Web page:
One result of the final regulations and the final PTEs is the “ERISAfication” of IRAs. The Impartial Conduct Standards essentially mirror ERISA’s fiduciary standards of conduct, which do not apply under federal statutes to IRAs. However, in order to avoid the excise tax on prohibited transactions with respect to certain IRA transaction, advisers and their financial institutions who wish to rely on the BIC Exemption must agree to be subject to the same fiduciary standards as apply under ERISA.

Financial institutions are required to adopt written anti-conflict policies and procedures to ensure that advisers adhere to the Impartial Conduct Standards described above.  The policies and procedures must prohibit use of quotas, bonuses, special awards and other incentives that would reasonably be expected to cause advisers to violate the Impartial Conduct Standards.  The exemption expressly permits differential compensation based on investment decisions by retirement investors (including, but not limited to, commissions). However, the financial institution’s incentives and incentive practices must be “reasonably and prudently designed to avoid a misalignment of the interests of advisers with the interests of the retirement investors they serve as fiduciaries.”  In addition, in formulating policies and procedures, the financial institution must (i) identify and document material conflicts of interest; (ii) adopt measures to prevent material conflicts of interest from causing impartial conduct standard violations; and (iii) designate a person or persons responsible for addressing related issues.

Disclosure Requirements

The final BIC Exemption adopts a “two-tier” approach to disclosures, requiring financial institutions to provide general information in an initial contract disclosure and periodic pre-transaction disclosures, and more specific information in website disclosures or upon request.

The initial contract disclosure must be provided to the retirement investor when the advisory relationship begins and before the execution of any recommended transaction. For IRA and non-ERISA plan investors, the contract disclosure may be incorporated into the Best Interest Contract.  The contract disclosure must identify, among other specified items, the services to be provided, how the retirement investor will pay for services, and material conflicts of interest. The contract disclosure must also inform the retirement investor of its right to obtain, free of charge, the financial institutions anti-conflict policies and procedures and a specific disclosure of costs, fees and compensation.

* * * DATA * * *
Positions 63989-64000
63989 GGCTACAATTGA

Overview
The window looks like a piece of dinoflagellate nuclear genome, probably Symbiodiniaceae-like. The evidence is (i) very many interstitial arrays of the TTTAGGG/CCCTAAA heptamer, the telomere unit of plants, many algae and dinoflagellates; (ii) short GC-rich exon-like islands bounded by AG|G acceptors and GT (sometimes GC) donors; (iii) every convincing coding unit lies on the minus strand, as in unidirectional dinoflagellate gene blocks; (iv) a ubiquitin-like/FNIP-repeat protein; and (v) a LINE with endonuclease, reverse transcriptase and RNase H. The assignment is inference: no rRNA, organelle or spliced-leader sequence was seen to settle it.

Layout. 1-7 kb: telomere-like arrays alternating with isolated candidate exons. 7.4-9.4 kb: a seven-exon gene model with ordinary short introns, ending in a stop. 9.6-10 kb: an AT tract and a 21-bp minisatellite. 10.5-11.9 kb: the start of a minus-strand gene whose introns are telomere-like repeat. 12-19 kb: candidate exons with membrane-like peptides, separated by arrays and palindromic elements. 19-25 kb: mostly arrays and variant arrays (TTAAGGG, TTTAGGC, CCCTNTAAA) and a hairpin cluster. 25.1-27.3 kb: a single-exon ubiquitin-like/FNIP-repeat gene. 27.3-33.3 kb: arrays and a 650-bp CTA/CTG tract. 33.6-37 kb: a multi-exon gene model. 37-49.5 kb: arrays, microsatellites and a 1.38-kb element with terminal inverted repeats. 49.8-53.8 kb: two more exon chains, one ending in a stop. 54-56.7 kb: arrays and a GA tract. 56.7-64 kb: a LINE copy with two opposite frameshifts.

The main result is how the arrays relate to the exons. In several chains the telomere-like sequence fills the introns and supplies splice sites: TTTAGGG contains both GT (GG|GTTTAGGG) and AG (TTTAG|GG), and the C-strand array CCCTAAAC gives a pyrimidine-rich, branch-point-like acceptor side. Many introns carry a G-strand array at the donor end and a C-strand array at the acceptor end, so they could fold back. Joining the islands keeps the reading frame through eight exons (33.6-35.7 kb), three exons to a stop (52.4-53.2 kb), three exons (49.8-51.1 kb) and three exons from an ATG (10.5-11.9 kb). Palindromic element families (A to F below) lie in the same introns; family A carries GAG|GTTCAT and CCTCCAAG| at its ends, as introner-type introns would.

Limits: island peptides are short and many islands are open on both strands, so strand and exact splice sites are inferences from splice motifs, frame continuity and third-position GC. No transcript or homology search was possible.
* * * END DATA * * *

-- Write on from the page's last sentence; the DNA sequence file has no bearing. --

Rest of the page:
The pre-transaction disclosure is a brief, periodic disclosure that supplements the initial contract disclosure for advisory relationships covering multiple transactions over extended periods of time. Updated pre-transaction disclosures must be provided before the execution of recommended transactions, but no more frequently than annually after the initial contract disclosure.

The website disclosure provides more detailed information regarding, among other items, the financial institution’s business model and associated material conflicts of interest, typical account or contract fees and service charges, the financial institution’s compensation and incentive arrangements with advisers, and the financial institution’s anti-conflict policies and procedures. The financial institution must update the disclosure website on at least a quarterly basis and make it freely accessible to the public.  

The DOL states that it reworked the 2015 proposal’s disclosure requirements using a “principles-based approach” to ease concerns about logistics, costs and confidentiality risks. For example, the proposed annual disclosure has been eliminated and pre-transaction disclosures need not disclose an asset’s total cost over one-, five- and ten-year periods. With respect to the website disclosure, the final exemption provides greater flexibility on how the information may be presented, allows the website to link to other public disclosures, and does not require website disclosures to be “machine readable.”  The final exemption also provides relief for good faith errors relating to all of the exemption’s disclosure requirements.

Agency Notification and Recordkeeping

The financial institution must provide advance notification of its reliance on the BIC Exemption to the DOL and must maintain certain data accessible to the DOL and the retirement investor for six years from the transaction date. The final BIC Exemption eliminates the detailed recordkeeping requirements of the 2015 proposal; firms are only required to retain records that show they complied with the exemption.

Proprietary Products and Third Party Payments

The final BIC Exemption imposes heightened Best Interest requirements on financial institutions that restrict advisers’ investment recommendations, in whole or in part, to Proprietary Products or to investments that generate Third Party Payments. For this purpose, “Proprietary Products” include any product managed, issued or sponsored by the financial institution or any of its affiliates. “Third Party Payments” include sales charges not paid directly by the Plan, participant or beneficiary account, or IRA; gross dealer concessions; revenue sharing payments; 12b-1 fees; distribution, solicitation or referral fees; volume-based fees; fees for seminars and educational programs; and any other compensation, consideration or financial benefit provided to the financial institution or its affiliates or related entities by a third party as a result of the transaction.